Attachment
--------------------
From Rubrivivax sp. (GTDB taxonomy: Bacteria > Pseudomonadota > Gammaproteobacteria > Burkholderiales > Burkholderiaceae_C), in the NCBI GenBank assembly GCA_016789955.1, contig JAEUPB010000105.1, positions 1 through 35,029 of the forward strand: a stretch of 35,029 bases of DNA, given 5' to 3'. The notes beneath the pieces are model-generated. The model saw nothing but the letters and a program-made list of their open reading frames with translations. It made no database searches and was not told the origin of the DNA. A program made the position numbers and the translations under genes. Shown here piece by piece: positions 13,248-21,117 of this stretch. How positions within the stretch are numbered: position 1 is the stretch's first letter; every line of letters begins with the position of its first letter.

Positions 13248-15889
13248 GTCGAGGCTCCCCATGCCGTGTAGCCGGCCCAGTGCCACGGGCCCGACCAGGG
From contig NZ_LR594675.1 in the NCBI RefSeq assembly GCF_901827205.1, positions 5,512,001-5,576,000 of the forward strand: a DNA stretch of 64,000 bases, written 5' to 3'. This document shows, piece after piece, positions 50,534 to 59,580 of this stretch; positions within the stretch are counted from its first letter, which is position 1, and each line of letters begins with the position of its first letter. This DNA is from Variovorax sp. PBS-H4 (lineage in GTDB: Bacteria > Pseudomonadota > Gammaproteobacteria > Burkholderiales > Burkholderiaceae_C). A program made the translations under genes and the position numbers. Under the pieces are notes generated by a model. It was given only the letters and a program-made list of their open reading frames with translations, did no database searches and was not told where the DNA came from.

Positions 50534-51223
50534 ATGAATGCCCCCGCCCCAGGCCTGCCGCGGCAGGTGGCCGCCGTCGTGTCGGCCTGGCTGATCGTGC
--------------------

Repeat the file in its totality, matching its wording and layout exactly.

From Rubrivivax sp. (GTDB taxonomy: Bacteria > Pseudomonadota > Gammaproteobacteria > Burkholderiales > Burkholderiaceae_C), in the NCBI GenBank assembly GCA_016789955.1, contig JAEUPB010000105.1, positions 1 through 35,029 of the forward strand: a stretch of 35,029 bases of DNA, given 5' to 3'. The notes beneath the pieces are model-generated. The model saw nothing but the letters and a program-made list of their open reading frames with translations. It made no database searches and was not told the origin of the DNA. A program made the position numbers and the translations under genes. Shown here piece by piece: positions 13,248-21,117 of this stretch. How positions within the stretch are numbered: position 1 is the stretch's first letter; every line of letters begins with the position of its first letter.

Positions 13248-15889
13248 GTCGAGGCTCCCCATGCCGTGTAGCCGGCCCAGTGCCACGGGCCCGACCAGGG
From contig NZ_LR594675.1 in the NCBI RefSeq assembly GCF_901827205.1, positions 5,512,001-5,576,000 of the forward strand: a DNA stretch of 64,000 bases, written 5' to 3'. This document shows, piece after piece, positions 50,534 to 59,580 of this stretch; positions within the stretch are counted from its first letter, which is position 1, and each line of letters begins with the position of its first letter. This DNA is from Variovorax sp. PBS-H4 (lineage in GTDB: Bacteria > Pseudomonadota > Gammaproteobacteria > Burkholderiales > Burkholderiaceae_C). A program made the translations under genes and the position numbers. Under the pieces are notes generated by a model. It was given only the letters and a program-made list of their open reading frames with translations, did no database searches and was not told where the DNA came from.

Positions 50534-51223
50534 ATGAATGCCCCCGCCCCAGGCCTGCCGCGGCAGGTGGCCGCCGTCGTGTCGGCCTGGCTGATCGTGC